The UK has long been subject to Europeans laws that it worked to influence as an EU member state for nearly 50 years – from environmental and animal protections, hazardous substances, competition rules, workers’ rights, to food and product standards and much more.
In 2018, the UK Parliament passed the EU Withdrawal Act enabling the UK to essentially ‘copy and paste’ EU law in preparation for EU-Exit. Thereby, avoiding the chaos and uncertainty that would have followed as a result of an en masse ‘falling away’ of critical legislation post-Brexit. Thousands of pieces of EU legislation were kept – known as EU Retained Law (REUL).
However, since a Bill introduced by Jacob Rees-Mogg last September, the UK Government aims to undertake the mammoth task of either repealing or replacing all of the thousands of pieces of retained EU law by the end of December this year or risk them falling away.
Important, but problematic…
The REUL Bill could have provided an opportunity to streamline and tailor legislation to better fit the UK. In its current form, however, it would unravel large amounts of critical legislation in a short timeframe. This threatens to cause unprecedented disruption to UK consumers, regulatory authorities, and businesses. These risks are compounded by the absence of an economic impact assessment which would have quantified the legislation’s likely effects. The removal of REUL by 31 December 2023 (if not extended) also creates significant timing and resource implications for British Civil Servants. If the process goes ahead, we risk government departments’ time being dominated by reviewing and amending laws at an unprecedented rate, with limited scrutiny. This risks trade-offs between speed and effective regulatory reform. And indeed, this may lead to ‘gaps’ in UK legislation which could result in EU sanctions imposed upon the UK if alternative legislation is not put in place either prior to the 31 December or shortly after.
Impacts on UK Energy Sector
To reach Net Zero by 2050 by building a homegrown clean energy sector, investor confidence and regulatory certainty will be key. The proposed legislative changes or repeals could create gaps in the regulatory regime and have adverse impacts on the UK’s security of energy supply. Government proposals are clouded with uncertainties, and the complexity of the potential implications of the EURL Bill adds to our concern about how it may impact the energy sector. So far, we believe this Bill could impact a wide range of policies and legislation specifically applicable to energy, such as network codes, planning regulations, State Aid rules, REMIT (I.e., the EU Regulation on Wholesale Energy Market Integrity and Transparency), the Third Energy Package, environmental regulation, rules around chemical usage and much more. Given that Government is still unsure of exactly how many EU laws will fall under this legislation, the impact on the sector is hard to determine. Originally identified at 2400, the number of retained EU laws impacted continue to grow.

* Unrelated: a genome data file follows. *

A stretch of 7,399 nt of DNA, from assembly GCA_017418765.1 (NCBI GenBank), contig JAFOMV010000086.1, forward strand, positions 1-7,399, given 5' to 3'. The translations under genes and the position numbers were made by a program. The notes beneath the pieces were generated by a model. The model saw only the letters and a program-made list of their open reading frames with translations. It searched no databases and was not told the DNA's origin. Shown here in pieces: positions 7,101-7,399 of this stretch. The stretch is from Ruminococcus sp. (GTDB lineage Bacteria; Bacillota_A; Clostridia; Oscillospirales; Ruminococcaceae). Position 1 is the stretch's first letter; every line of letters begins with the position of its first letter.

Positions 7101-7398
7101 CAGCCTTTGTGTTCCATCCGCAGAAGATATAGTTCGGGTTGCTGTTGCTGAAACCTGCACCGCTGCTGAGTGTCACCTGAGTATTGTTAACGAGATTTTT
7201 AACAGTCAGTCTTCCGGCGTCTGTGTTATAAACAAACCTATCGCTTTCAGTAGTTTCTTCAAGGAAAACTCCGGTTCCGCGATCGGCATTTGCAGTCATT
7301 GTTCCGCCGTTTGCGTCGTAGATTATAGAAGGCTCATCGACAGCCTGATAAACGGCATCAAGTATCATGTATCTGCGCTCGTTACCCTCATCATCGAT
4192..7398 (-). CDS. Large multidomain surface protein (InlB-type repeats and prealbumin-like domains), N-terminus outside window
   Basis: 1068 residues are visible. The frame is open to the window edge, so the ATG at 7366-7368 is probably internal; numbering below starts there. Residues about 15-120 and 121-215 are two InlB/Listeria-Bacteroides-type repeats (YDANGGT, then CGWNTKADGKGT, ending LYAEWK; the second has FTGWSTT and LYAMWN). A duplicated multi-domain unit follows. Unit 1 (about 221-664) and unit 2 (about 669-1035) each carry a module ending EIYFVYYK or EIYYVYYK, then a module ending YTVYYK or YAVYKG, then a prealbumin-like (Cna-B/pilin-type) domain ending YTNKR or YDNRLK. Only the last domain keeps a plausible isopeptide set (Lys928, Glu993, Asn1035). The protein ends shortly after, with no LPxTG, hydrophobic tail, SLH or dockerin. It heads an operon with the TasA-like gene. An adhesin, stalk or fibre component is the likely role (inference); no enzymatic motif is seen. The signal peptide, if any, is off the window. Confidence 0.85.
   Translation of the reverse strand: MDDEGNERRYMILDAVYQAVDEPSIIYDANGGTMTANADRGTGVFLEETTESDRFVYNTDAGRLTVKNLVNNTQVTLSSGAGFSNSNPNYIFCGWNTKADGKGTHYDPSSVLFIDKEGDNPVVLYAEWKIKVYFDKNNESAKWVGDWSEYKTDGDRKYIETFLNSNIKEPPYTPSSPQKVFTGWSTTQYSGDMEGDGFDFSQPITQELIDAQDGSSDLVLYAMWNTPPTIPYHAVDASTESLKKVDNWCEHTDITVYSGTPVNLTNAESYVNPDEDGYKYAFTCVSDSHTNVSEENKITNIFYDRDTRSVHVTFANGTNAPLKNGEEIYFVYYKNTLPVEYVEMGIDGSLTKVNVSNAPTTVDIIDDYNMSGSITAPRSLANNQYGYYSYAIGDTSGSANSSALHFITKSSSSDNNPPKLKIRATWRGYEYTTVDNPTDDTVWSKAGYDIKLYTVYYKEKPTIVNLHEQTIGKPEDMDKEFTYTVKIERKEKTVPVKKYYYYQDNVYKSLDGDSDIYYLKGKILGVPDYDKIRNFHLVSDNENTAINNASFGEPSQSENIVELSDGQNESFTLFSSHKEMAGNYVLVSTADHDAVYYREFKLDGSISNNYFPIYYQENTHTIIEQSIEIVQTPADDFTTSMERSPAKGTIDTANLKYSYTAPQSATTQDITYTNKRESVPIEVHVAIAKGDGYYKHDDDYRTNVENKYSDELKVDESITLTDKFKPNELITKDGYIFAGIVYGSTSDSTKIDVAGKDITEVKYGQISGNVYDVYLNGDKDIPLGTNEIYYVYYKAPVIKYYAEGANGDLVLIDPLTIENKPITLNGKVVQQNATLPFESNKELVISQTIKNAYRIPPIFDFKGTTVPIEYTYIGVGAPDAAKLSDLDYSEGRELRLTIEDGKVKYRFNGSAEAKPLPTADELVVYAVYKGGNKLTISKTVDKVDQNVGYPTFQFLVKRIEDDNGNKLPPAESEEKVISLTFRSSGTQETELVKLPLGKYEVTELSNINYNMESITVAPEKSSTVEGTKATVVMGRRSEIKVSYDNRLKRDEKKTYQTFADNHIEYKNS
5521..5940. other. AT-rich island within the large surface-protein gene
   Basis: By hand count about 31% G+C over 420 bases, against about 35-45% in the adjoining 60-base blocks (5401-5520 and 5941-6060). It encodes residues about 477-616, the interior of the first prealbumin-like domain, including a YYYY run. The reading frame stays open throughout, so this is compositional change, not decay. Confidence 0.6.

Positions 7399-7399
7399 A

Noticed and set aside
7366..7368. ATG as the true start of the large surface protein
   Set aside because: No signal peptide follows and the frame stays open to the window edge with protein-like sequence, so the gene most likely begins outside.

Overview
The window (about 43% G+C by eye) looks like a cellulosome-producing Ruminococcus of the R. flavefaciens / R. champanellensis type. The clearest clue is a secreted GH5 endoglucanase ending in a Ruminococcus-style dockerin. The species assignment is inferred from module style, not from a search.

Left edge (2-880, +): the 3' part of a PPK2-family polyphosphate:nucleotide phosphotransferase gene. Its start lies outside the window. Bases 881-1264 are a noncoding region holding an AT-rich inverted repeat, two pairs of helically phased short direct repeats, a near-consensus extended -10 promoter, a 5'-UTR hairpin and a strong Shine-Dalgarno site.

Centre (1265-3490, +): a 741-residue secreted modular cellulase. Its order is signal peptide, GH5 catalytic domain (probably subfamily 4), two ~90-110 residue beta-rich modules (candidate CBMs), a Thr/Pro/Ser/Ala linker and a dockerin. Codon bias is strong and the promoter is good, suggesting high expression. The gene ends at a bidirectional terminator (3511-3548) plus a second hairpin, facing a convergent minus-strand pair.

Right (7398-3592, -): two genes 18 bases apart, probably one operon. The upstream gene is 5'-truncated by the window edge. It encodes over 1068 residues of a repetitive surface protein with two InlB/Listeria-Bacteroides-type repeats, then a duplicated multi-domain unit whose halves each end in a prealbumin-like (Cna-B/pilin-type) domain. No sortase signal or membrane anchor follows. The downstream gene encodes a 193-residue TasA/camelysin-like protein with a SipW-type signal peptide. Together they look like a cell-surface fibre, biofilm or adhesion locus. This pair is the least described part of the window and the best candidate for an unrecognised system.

What changes does the Bill need to see?
After passing through the House of Commons, the Bill has had its second reading in the House of Lords and is now awaiting the first reading at committee stage on 23 February – where it is expected to receive significant pushback. During this time, we would argue that to support any effective changes to existing regulation, Government would need to engage with stakeholders early and to have clear evidence backed assessment framework for any and all proposed changes. There needs to be careful consideration of each piece of REUL to ensure that its removal does not lead to unintended or undesirable consequences for the UK energy sector and consumers. All of this cannot be done in under a years’ time.
Removing the sunset clause would allow more time for Government departments to conduct the review without taking substantial resources from other matters of urgency. A specific date creates a potential cliff-edge, with insufficient industry and Parliamentary time to mitigate or address the risks that this Bill could create.
In the midst of an energy and cost of living crisis, the timing of this Bill is particularly poor. The attention of Government should not be focused on rushing to repeal or replace existing UK legislation, but rather on reforms and policies that help the most vulnerable, create certainty for investors, and help facilitate our energy transition. The sheer lack of information and clarity on the implications of this Bill is deeply problematic, and there are serious concerns about what this could mean for the UK energy sector, and the economy more broadly. With the fate of the Bill now resting with the House of Lords, the future of EU retained regulation is still to be seen.